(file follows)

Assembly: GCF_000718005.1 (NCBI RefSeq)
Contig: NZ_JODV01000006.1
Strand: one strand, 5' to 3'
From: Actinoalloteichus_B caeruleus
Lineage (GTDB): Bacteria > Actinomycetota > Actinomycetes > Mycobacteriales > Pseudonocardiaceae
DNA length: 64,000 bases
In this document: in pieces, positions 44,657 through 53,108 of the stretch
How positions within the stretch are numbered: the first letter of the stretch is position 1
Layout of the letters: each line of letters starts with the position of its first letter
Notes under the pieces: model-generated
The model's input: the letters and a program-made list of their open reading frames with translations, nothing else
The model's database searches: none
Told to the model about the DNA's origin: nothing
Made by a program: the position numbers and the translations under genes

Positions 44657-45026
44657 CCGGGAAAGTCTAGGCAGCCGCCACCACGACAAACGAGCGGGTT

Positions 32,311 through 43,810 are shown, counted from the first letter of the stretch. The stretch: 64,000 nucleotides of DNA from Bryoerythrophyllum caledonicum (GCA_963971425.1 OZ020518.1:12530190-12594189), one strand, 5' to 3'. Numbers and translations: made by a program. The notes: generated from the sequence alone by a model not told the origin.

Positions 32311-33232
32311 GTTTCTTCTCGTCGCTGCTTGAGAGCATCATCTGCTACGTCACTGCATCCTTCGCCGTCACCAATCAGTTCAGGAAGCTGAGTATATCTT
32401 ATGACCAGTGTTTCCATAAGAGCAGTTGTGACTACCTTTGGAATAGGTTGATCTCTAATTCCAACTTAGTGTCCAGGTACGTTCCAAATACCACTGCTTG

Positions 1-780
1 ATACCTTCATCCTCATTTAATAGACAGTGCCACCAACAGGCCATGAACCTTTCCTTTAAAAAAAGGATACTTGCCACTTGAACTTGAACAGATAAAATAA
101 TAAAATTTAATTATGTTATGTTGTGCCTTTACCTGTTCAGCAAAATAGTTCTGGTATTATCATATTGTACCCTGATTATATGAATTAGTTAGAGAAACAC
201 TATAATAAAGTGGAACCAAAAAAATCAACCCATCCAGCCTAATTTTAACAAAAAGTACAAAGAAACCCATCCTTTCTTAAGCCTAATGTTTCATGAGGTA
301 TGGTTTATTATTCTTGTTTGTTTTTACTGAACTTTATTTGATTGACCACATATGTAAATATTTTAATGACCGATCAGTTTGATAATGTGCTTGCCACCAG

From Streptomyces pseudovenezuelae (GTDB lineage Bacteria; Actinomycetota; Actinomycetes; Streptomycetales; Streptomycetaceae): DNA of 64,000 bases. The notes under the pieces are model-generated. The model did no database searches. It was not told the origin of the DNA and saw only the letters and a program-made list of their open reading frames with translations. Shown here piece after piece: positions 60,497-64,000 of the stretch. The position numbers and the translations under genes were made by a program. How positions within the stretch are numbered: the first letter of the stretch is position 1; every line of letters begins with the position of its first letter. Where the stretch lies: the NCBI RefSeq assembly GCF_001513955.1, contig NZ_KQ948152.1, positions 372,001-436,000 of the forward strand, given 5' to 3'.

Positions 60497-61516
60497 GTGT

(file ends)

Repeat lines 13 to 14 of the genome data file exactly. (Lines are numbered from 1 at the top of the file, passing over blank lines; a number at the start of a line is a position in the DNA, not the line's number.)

Told to the model about the DNA's origin: nothing
Made by a program: the position numbers and the translations under genes